I ended up enrolling in UC Berkeley’s Nuclear Engineering PhD program. At Berkeley, I spent the first couple of years learning more about the more technical side of nuclear power. I learned more about radiation and its effect on the body. I learned how nuclear reactors are designed and built. I learned about all of the safety systems incorporated into their design. Then, during the summer between my 2nd and 3rd year of grad school, PG&E announced that they wanted to close Diablo Canyon, California’s last nuclear power plant. A few other students and I met pro-nuclear environmentalists Michael Shellenberger and Eric Meyer. They organized and led a protest through the streets of Oakland and San Francisco in protest against anti-nuclear groups Sierra Club and Greenpeace, who had lobbied for the shutdown of Diablo Canyon. We also marched against the Natural Resource Defense Council (NRDC), an organization that was more directly responsible for the decision to shut down Diablo Canyon. I had never been a part of any protest before, especially a pro-nuclear one. It gave me a different outlook on what the nuclear community should be doing. There has always been a focus on improving nuclear technology in the field. However, it does not matter how safe and efficient the technology is if the public fears nuclear reactors. We need to convince the public that nuclear power is necessary for us to combat climate change while still maintaining our quality of life. Michael and Eric understand this. They eventually founded pro-nuclear environment groups Environmental Progress and Generation Atomic, respectively.
~ I am currently working on a project with a former Berkeley city council member to put an initiative on the 2018 ballot to update the City of Berkeley’s 1986 Nuclear Free Zone Ordinance. ~
Since that protest, I have been more active in supporting nuclear outside of academia. For example, many of the Berkeley students who participated in the Diablo Canyon protest founded a club on campus called the Nuclear Environmental Outreach Group (NEOG). Its main focus is to educate the public about the safety and necessity of nuclear power and advocate for nuclear technology. Since that protest, I have also participated in nuclear advocacy at the federal level. For the past 2 summers, I have been a member of Nuclear Engineering Student Delegation. The delegation consists of a group of students from all over the country meeting in Washington D.C. to advocate for nuclear technology and policy. The group of students meet with various government agencies, regulatory bodies, and think tanks to learn how nuclear policy affects the industry and research. Then, using what they have learned, the delegation meets with the staffs of various US Senators and Representatives to advocate for bills and policy that support the funding and growth of nuclear education and technology.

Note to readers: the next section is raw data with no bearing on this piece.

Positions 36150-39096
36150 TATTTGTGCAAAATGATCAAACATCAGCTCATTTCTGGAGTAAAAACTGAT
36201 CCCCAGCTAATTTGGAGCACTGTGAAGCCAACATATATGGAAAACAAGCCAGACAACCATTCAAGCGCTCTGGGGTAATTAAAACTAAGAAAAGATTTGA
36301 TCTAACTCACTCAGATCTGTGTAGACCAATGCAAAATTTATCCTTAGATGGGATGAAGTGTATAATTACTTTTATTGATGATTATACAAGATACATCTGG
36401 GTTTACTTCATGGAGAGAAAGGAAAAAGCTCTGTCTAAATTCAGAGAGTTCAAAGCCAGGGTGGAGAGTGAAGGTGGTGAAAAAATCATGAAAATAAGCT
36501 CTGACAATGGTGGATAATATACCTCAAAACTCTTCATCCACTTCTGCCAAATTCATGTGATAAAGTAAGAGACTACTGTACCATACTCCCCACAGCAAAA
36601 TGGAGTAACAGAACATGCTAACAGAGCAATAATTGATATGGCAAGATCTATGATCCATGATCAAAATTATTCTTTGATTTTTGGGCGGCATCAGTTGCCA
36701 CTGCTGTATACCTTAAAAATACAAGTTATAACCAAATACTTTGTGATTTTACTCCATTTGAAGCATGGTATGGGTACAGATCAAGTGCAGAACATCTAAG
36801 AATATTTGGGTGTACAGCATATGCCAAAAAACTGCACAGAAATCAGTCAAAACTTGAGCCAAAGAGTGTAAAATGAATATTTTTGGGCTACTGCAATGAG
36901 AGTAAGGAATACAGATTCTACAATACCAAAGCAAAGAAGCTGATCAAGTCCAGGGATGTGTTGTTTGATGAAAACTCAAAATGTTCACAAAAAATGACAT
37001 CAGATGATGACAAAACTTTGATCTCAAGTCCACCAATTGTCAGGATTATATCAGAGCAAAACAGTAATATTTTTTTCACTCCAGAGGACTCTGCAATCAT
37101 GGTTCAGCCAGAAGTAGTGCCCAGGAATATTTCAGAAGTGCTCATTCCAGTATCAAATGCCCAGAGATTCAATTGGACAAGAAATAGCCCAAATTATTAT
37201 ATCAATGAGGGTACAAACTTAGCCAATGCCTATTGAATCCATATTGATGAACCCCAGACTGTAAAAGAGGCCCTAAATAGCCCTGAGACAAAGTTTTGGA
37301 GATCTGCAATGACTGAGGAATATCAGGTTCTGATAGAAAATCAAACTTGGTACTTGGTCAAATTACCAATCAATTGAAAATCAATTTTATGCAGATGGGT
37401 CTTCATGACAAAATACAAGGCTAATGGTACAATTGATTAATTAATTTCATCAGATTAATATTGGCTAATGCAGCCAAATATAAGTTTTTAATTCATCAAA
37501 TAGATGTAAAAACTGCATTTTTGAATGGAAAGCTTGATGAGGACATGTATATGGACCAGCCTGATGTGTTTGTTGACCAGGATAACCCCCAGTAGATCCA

Bonus points: Can you spot the Andrew? Thank you Environmental Progress and Michael Schellenberger for sponsoring and organizing the Save the Nukes march.
I also participated in a second protest in Chicago with Environmental Progress. This much larger march was to protest the closing of Quad Cities and Clinton nuclear plants in Illinois. People from all over the country came to pressure Illinois to keep these sources of carbon-free electricity open. Fortunately, Illinois made the right decision, and the plants remain open. I made many new friends from all over the country who also supported more nuclear advocacy and outreach. Even though I am working to finish up my PhD, I try to stay active in advocacy and outreach for nuclear technology. I am currently working on a project with a former Berkeley city council member to put an initiative on the 2018 ballot to update the City of Berkeley’s 1986 Nuclear Free Zone Ordinance. Our hope is to update the law and change it to a Nuclear Weapons Free Ordinance and help remove the stigma the nuclear technology has gained over the years. It is taking steps like these to help the public become more accepting of nuclear, which will in turn help us to reduce CO2 production and combat climate change.
tl;dr: Andrew found his passion in nuclear first as a technology that could replace fossil fuels as they run out, then as a means of combating climate change, and finally as an important political issue he is taking a stand for. His story is a great demonstration of what it means to be apart of the pro-nuclear movement: working on the technology, the policy, and taking to the streets marching for a technology that could make the world a better place.